‘Words and Pictures’: an awkward love story of ideas
A two-star movie review of “Words and Pictures,” an idea-driven love story in the academy starring Clive Owen and Juliette Binoche.
Seattle Times movie critic
Movie Review ★★
‘Words and Pictures,’ with Clive Owen, Juliette Binoche, Amy Brenneman, Bruce Davison. Directed by Fred Schepisi, from a screenplay by Gerald Di Pego. 111 minutes. Rated PG-13 for sexual material including nude sketches, language and some mature thematic material. Harvard Exit.
The prep-school drama “Words and Pictures” is one of those films that you want to like rather more than you actually do. For starters, how pleasant is it to see a film in which people talk about ideas — about art, about literature, about being inspired by words and brush strokes? And isn’t it a treat to see Clive Owen and Juliette Binoche, both looking quite ravishing (despite him being stuffed into the requisite academic corduroy blazer) as a pair of passionate teachers whose erudite yet irritable banter doesn’t conceal a growing attraction to each other?
Yes and yes, absolutely — but “Words and Pictures” is never as much fun as it should be, perhaps because its central idea doesn’t make much sense. There’s a war brewing, at the idyllic school at which Jack (Owen) and Dina (Binoche) teach literature and art respectively — on the topic of whether words or pictures are “better.” It’s not a winnable war, nor does it seem worth the fighting; rather, it’s used as long, literate foreplay between Jack and Dina, both of whom seem a little too smart to be engaging in this sort of either-or battle. (And it’s an odd fight for a movie to take on — an art form that dwells in pictures. Indeed, director Fred Schepisi adds photographs to the beautiful quotations Jack cites, not letting the words stand alone.)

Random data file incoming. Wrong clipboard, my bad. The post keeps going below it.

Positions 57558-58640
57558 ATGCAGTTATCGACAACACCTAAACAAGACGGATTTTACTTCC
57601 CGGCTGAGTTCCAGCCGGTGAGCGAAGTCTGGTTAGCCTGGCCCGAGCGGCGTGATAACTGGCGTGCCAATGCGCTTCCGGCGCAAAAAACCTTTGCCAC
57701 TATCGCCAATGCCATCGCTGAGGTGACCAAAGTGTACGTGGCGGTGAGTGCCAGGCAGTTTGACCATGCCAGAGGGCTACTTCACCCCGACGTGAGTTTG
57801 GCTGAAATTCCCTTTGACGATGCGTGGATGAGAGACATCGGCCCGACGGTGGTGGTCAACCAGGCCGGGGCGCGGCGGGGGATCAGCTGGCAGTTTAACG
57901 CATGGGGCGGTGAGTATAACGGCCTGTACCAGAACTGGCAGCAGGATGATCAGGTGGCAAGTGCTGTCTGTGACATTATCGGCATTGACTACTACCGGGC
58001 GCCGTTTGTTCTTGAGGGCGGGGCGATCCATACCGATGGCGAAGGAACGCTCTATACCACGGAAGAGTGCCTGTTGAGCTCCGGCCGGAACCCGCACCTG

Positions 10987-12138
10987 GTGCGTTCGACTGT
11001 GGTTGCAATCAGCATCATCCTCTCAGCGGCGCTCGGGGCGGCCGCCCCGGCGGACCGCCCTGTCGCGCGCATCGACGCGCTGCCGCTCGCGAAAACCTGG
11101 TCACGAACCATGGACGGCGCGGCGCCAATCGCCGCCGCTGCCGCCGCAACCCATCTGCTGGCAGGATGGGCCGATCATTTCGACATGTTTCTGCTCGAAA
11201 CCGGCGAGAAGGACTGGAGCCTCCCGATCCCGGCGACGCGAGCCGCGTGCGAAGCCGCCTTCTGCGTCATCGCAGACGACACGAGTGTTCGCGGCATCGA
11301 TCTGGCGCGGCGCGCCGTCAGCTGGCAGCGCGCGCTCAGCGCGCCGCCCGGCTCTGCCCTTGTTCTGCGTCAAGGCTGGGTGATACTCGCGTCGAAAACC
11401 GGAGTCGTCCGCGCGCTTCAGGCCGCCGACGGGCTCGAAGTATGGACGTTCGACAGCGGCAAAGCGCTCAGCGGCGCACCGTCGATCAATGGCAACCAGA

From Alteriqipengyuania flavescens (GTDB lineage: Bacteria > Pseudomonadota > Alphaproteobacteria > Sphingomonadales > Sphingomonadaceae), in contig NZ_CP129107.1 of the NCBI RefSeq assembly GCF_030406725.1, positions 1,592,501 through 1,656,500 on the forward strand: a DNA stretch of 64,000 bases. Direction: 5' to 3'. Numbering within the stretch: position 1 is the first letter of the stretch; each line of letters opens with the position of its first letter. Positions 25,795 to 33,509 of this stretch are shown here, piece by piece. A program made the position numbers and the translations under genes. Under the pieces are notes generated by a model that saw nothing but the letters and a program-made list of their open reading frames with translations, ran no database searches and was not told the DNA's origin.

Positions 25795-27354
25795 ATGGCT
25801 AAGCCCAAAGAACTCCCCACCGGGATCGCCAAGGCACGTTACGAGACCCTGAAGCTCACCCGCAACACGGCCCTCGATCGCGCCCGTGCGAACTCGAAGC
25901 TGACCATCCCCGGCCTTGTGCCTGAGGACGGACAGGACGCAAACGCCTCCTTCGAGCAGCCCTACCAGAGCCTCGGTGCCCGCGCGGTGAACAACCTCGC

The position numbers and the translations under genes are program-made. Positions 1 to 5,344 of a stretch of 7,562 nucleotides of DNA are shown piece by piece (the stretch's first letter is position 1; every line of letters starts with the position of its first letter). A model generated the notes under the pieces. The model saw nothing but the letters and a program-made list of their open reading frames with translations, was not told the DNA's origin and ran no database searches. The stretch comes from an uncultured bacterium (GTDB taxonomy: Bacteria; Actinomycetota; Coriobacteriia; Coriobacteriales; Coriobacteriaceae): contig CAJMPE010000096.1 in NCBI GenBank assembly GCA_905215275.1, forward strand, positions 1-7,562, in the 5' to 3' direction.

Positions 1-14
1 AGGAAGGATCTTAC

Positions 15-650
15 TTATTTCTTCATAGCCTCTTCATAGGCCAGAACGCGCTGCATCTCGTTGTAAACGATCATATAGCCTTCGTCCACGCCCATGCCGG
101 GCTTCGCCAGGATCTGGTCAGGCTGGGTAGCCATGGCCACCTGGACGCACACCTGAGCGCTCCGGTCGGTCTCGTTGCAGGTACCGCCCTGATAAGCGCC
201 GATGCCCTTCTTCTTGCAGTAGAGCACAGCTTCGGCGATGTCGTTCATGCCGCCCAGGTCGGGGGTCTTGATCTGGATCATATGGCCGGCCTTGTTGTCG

Though “Words and Pictures” seems to want to be a fast-talking romantic comedy, it’s actually far from it; the movie keeps sinking into the murk of Jack’s drinking problem, Dina’s despair over severe arthritis, and a harassment issue involving a student. Every now and then, though, Owen and Binoche look at each other and you see a little electric spark, a crackle, a moment in which you wish these two could just happily banter together forever — a hint of the movie this might have been.
Moira Macdonald: 206-464-2725 or firstname.lastname@example.org